superblocks components watch command will start up your local development server on that port, so that the Application in Local Dev Mode can properly fetch the component. The
watch command also supports hot-reloading, which means that any changes you make locally will be immediately reflected in Superblocks.
Enabling Local Dev Mode in your application
In order for your application to begin fetching a component from your local development server, you must enable Local Dev Mode. There are a few ways to do this:
Select the Custom Components navigation item and toggle Local Dev Mode on.
devMode=truequery parameter to your URL. This query parameter is appended to the URL returned from running
superblocks components watch.
Once Local Development Mode is enabled, you will see the header of your Superblocks Application turn blue, as well as a Local Dev Mode tag in the top left. The header also includes the timestamp at which the application most recently received an update from the local development server.
Upload & Versioning
Once you are done developing your custom component, you must upload the component to Superblocks, in order to make it available for use outside of Local Dev Mode.
Under the hood, running the upload command will build your component code and dependencies into a minified file. You can view this file in the generated
dist folder after running the upload command.
Custom Components are versioned to ensure that you can develop your custom components without unintentionally disrupting your production applications.
Custom Components versioning follows the same pattern as any other resources in Superblocks - for example, APIs. Namely:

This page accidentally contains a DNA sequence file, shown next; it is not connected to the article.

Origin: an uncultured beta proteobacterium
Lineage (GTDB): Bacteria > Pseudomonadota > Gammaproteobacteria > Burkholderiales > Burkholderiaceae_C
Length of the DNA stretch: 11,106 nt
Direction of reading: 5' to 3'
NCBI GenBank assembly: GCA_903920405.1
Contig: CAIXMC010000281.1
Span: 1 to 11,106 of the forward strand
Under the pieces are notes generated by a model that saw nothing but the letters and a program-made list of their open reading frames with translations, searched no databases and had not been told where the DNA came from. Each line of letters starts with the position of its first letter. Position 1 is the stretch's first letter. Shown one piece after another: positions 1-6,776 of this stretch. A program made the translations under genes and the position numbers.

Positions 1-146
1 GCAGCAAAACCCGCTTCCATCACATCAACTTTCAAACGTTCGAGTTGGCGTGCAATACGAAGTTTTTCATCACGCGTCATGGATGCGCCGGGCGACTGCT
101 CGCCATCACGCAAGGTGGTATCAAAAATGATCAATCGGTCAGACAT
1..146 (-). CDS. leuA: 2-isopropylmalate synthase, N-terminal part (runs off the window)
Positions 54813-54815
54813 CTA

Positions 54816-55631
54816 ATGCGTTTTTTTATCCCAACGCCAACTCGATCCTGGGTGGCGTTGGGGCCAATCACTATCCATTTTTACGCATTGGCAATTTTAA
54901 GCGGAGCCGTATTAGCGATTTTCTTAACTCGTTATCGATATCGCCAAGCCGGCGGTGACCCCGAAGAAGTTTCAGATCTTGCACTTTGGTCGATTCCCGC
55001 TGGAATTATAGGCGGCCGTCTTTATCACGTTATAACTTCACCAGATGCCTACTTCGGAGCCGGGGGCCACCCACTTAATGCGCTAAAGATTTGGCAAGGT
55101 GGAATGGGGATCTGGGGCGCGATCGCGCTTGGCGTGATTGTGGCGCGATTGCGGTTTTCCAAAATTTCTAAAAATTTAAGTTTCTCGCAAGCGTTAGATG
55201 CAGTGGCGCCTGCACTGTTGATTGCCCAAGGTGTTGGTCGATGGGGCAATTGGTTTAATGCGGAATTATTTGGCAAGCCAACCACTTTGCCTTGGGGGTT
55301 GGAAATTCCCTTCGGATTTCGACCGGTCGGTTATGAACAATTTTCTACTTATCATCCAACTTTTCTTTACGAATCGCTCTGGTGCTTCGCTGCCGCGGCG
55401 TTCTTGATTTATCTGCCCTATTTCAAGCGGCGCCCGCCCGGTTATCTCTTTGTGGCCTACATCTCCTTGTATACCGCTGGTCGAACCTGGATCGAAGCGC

- The Edit Mode of your application is mutable. Changes made while in Edit Mode are reflected in the changelog.
- Committed & Deployed versions of your application are immutable, meaning they will not be affected by subsequent edits to your application from Edit Mode.
The only nuance to consider with Custom Components is that while you are developing, upload is an explicit additional step you must take to make your modified component(s) available to the Edit Mode of your application.
- The Edit Mode of your application always reflects the most recently uploaded version of a Custom Component.
- When an application is deployed, the deployment is pinned to the version of the component from your edit mode (which is, once again, the most recently uploaded version of that component)
This versioning ensures that uploading an updated version of a Custom Component does not modify the deployed application.
With Superblocks init
Additionally, when you run
superblocks init, you select the version of the resources to clone. When working with Custom Components, you will most commonly want to select the latest edits, which will clone the most recently uploaded version of your custom component(s). However, you can also develop on top of a version of component(s) pinned to the latest commit or current deploy, by selecting the relevant resource version when running
When developing Custom Components, developers are encouraged to use the standard browser development tools to debug their components.
Console Logs: Any console logs can be found in the browser console. Open your browser's dev tools (Right Click -> Inspect) to view these logs.
Debugger Directive: Developers can leverage the standard debugger directive to invoke any available debugging functionality.
- Server-side rendering is not supported for Custom Components